A Miller Analogies Test raw score to percentile conversion is not easy to come by. Pearson no longer uses or releases raw scores for students. Pearson has also not provided any official data that would make it easy to convert scores yourself. However, I have collected what resources are available to give you a rough estimate. Here we go…
MAT score conversion
If you have not read the blog on MAT old scores conversion, I would definitely suggest it; it will explain how I came by this information, and the limits of what you can expect from it. Anyway, to convert your MAT raw score to a percentile, you can start by converting it to a scaled score.
|Raw Score||Scaled Score||Raw Score||Scaled Score|
Once you have a scaled score, you can estimate your score percentile here:
- 400-404 = 50th percentile
- 405-409 = 60th percentile
- 410-415 = 70th percentile
- 416-420 = 80th percentile
- 421-425 = 90th percentile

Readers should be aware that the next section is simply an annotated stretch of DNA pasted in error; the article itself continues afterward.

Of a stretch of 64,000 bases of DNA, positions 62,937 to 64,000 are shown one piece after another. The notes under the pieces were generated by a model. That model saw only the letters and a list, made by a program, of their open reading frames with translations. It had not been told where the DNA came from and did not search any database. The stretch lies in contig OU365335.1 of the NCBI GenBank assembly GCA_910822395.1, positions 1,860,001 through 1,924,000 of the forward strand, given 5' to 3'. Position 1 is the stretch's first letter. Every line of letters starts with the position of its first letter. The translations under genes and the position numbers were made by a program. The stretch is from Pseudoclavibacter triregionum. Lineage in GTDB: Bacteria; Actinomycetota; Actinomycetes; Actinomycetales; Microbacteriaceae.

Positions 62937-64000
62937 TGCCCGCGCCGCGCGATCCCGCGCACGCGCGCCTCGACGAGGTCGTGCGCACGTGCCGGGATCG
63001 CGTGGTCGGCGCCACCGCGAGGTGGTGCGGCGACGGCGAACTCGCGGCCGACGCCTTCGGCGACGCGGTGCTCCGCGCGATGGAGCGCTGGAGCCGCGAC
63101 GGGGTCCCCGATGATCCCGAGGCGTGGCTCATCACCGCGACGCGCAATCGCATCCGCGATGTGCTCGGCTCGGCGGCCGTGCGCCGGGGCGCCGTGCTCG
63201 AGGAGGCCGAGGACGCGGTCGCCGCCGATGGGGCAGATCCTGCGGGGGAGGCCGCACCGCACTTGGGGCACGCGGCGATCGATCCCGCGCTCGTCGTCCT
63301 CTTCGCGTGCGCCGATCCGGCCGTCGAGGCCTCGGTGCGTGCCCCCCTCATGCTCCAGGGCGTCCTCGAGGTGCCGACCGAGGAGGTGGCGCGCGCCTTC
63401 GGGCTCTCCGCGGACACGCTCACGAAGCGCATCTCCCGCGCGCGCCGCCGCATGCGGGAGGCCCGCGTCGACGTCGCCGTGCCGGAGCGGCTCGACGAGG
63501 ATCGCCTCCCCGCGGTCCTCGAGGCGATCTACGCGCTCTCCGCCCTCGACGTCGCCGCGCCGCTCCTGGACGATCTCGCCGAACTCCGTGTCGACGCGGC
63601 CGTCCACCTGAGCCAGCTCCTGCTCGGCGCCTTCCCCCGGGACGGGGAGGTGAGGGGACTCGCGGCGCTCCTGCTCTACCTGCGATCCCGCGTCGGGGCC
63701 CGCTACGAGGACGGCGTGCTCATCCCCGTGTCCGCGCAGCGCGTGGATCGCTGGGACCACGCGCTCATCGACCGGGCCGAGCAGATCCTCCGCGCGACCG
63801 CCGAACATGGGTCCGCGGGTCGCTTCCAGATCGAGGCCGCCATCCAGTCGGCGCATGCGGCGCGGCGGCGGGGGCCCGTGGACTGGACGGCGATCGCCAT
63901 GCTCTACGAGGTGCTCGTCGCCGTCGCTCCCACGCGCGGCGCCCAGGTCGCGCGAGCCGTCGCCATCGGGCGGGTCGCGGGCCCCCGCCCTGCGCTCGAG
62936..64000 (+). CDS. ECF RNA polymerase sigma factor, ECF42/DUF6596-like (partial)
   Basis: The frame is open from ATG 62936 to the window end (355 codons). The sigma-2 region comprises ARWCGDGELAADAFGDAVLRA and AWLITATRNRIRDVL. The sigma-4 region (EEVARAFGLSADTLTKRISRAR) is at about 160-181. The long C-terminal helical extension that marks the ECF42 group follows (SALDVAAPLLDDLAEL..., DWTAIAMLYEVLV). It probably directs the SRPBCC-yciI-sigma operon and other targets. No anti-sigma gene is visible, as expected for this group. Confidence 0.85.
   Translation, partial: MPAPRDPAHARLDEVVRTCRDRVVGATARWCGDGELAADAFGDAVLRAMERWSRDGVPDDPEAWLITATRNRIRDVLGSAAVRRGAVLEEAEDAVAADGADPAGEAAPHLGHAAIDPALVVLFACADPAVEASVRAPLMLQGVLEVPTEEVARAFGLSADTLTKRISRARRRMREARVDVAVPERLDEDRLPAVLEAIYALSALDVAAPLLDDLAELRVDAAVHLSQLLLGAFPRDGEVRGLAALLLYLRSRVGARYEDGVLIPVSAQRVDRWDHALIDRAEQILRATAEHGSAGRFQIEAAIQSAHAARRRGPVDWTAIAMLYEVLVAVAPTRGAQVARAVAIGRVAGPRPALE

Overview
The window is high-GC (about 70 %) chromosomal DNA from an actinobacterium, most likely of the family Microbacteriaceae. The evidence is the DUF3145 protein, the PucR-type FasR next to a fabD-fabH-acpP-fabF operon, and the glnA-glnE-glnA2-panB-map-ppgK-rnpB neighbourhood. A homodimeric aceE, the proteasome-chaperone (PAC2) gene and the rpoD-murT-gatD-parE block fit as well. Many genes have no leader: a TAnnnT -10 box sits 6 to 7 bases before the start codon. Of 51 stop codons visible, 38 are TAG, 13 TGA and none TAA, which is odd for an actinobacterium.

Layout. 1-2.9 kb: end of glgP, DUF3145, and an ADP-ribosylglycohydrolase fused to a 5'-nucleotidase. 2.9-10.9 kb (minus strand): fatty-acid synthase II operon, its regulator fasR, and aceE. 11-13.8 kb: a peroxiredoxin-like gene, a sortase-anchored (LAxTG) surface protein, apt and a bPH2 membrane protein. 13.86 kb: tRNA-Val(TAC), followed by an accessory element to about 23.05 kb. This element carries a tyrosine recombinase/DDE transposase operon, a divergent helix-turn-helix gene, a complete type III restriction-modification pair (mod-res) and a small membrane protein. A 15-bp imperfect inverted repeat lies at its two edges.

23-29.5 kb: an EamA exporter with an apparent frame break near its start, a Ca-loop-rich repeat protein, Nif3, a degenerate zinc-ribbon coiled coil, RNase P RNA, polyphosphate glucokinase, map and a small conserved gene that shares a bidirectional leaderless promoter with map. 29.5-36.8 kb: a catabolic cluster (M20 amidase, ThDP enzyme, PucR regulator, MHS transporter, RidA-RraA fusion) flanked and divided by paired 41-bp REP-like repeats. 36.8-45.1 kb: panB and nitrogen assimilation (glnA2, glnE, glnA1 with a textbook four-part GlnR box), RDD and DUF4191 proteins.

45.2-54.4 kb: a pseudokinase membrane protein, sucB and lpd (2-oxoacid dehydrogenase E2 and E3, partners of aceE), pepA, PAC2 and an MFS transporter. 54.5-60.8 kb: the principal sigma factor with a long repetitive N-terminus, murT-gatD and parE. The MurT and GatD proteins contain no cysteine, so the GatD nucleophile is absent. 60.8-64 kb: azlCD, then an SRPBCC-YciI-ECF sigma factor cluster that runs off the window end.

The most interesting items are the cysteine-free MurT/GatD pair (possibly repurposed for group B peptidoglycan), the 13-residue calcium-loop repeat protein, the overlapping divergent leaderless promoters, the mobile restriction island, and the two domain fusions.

- 430-440 = 95th percentile
- 450-600 = 99th percentile
Unfortunately, ranges are the best estimates that can be provided at this time. I’ve gone through all the available information in terms of Pearson MAT resources, official practice tests, High IQ societies (which have MAT score information), and anything else I could find from a reliable source, such as colleges and universities.
Thus far, the information from multiple sources seems to corroborate. I can also say from personal experience that my number of correct answers on practice tests (raw score) was between 70-76, my official MAT score was 454, and my percentile rank was 98th. Thus, most of this information lined up pretty closely when I compare it to my own scoring.
I hope you find it similarly useful.
If you’d like to learn more about the MAT scoring, I also recommend looking at our Miller Analogies Bell Curve article. It’s full of a ton of information that really helps you understand how these percentile rankings work.
Bertrand is a remote tutor and a MAT blogger for Magoosh. He received a B.A. from Fairleigh Dickinson University and studied education theory at Rutgers Graduate School of Education. He has been studying and working in education since 2010. Born and raised in New Jersey, he now resides in Philadelphia. When he isn’t helping students study or writing blogs for Magoosh, he spends his time practicing mixed martial arts and reading as much as his schedule permits.
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